SOUTHAMPTON CO. -- The stories are adding up all over Franklin and Southampton County from residents whose cars are getting the boot then towed away for failure to pay property taxes.
The residents are on the receiving end of some of the first 'gotchas' in a new program to collect back taxes. Karl Stewart's wife ended up stranded in the Wal-Mart parking lot after her car got the boot. To make matters worse, it happened at six o'clock in the evening, so there was no way she could go to the city treasurer's office to make good on her property tax bill.
'They said they sent me a letter. I didn't get it but that's okay. I owe the taxes. But it's how they went about it,' says Stewart.
Delinquent taxpayers were sent one notice back in March alerting them to their status and letting them know that their property could be seized if they fail to pay, according to the Southampton County treasurer, David Britt.
Towing started May 26th. The county contracts with Virginia Auction and Collections or VAC to use its technology to scan license plates to find ones matching delinquent accounts. That car is then booted, and if the owner pays the taxes by the end of the business day, the car won't be towed. Some residents think the method is a bit extreme, but Britt says he's within the law to tow vehicles.
'My responsibility is to the taxpayer as a constitutional officer to collect the revenue for our locality and we'll use whatever measure necessary,'says Britt.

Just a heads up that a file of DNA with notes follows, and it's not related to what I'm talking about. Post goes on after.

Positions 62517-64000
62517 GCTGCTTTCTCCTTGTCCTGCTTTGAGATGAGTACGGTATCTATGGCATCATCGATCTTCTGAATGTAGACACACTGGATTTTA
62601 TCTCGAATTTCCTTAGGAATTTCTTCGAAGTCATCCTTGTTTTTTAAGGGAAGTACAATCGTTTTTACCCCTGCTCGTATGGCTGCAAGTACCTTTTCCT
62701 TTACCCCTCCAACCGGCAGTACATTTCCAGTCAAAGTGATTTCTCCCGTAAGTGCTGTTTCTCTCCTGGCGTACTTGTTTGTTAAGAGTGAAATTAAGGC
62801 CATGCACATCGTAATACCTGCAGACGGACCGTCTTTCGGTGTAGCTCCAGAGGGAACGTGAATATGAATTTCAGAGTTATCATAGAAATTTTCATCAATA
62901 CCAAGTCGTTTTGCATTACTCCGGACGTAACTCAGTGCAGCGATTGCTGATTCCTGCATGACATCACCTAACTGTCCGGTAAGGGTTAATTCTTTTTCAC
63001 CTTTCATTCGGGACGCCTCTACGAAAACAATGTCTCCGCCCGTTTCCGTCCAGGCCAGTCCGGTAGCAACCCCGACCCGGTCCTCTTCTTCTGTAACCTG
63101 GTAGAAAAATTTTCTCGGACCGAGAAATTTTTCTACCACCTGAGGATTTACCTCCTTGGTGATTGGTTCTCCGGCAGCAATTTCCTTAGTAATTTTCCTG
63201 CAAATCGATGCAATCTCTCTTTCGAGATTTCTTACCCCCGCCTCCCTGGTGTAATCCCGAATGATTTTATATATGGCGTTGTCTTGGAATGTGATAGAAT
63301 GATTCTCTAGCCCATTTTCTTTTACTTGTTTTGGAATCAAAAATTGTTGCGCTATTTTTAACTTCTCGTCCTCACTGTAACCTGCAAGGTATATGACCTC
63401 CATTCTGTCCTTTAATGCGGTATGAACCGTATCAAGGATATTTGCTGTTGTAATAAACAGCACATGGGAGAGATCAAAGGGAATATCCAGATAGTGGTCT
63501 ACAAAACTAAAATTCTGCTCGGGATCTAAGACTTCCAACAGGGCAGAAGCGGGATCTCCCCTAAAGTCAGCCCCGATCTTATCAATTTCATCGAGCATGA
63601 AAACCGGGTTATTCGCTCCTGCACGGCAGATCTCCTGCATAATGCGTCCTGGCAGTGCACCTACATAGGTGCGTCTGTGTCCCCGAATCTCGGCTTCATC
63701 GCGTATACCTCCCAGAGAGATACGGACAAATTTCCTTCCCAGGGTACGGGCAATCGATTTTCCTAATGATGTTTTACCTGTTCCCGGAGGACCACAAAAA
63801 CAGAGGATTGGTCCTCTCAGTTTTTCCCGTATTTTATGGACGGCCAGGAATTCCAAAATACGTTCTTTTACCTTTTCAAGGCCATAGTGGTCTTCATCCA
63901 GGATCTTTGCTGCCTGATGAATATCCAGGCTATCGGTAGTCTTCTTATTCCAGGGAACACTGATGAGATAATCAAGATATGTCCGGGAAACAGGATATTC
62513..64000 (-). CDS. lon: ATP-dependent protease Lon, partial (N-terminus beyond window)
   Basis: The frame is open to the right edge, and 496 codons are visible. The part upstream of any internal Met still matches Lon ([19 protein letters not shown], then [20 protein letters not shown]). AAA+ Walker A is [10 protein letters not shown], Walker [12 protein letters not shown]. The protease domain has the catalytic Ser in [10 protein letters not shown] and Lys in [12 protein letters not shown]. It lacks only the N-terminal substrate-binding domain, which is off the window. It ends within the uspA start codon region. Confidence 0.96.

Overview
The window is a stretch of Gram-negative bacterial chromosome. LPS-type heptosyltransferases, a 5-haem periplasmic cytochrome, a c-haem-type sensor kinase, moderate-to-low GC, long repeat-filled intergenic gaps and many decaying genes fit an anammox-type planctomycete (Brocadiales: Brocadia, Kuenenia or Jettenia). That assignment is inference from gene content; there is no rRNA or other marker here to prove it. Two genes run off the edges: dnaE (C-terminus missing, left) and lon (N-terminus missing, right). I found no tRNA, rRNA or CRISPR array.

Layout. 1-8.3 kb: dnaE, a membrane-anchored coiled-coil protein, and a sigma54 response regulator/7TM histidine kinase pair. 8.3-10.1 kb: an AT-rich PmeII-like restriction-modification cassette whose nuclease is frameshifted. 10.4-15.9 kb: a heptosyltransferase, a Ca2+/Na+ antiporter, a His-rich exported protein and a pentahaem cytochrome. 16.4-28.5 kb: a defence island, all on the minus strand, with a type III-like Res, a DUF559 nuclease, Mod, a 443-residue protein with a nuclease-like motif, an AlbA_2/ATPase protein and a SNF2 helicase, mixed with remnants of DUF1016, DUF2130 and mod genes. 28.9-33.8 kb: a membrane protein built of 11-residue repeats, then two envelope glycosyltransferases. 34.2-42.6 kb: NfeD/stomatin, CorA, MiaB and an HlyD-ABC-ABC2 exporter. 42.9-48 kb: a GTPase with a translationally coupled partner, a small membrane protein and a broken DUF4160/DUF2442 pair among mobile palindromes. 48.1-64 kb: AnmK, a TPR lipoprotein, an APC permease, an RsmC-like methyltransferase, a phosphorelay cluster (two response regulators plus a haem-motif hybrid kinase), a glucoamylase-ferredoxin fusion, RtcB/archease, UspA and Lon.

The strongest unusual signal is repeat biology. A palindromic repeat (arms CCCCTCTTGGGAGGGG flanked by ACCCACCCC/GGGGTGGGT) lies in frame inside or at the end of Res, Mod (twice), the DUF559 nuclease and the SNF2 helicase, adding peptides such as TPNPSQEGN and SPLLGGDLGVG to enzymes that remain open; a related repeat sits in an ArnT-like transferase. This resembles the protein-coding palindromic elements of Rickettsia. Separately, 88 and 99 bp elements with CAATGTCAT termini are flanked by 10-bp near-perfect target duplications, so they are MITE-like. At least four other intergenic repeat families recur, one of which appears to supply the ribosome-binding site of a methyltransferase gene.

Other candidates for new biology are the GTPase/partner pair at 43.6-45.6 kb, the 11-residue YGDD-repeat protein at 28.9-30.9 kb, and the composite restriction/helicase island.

He adds that many citizens are happy he's collecting the taxes. So far, Southampton County has collected $23,000 from residents who've had their cars booted.
But in Liz Mullins' case, her car was towed to the VAC lot just across the street where her car was booted. She still had to pay a towing and boot removal fee of $230. She owed the county only $12.60. It's money she says was not delinquent taxes but a late fee.
'We've been categorized as having delinquent taxes and we paid our taxes. We had a late fee balance of $12.60 not a delinquent tax balance,' explains Mullins. 'The crime doesn't fit the punishment.'
Britt acknowledges that the balance was a late fee for taxes that Mullins paid long before the towing program started but they were paid late. He says the fees are added on as part of a delinquent tax bill and that's why she was targeted. Still, Mullins says it's unfair.
Other cities with the program are Isle of Wight and Portsmouth. It's under consideration in Chesapeake.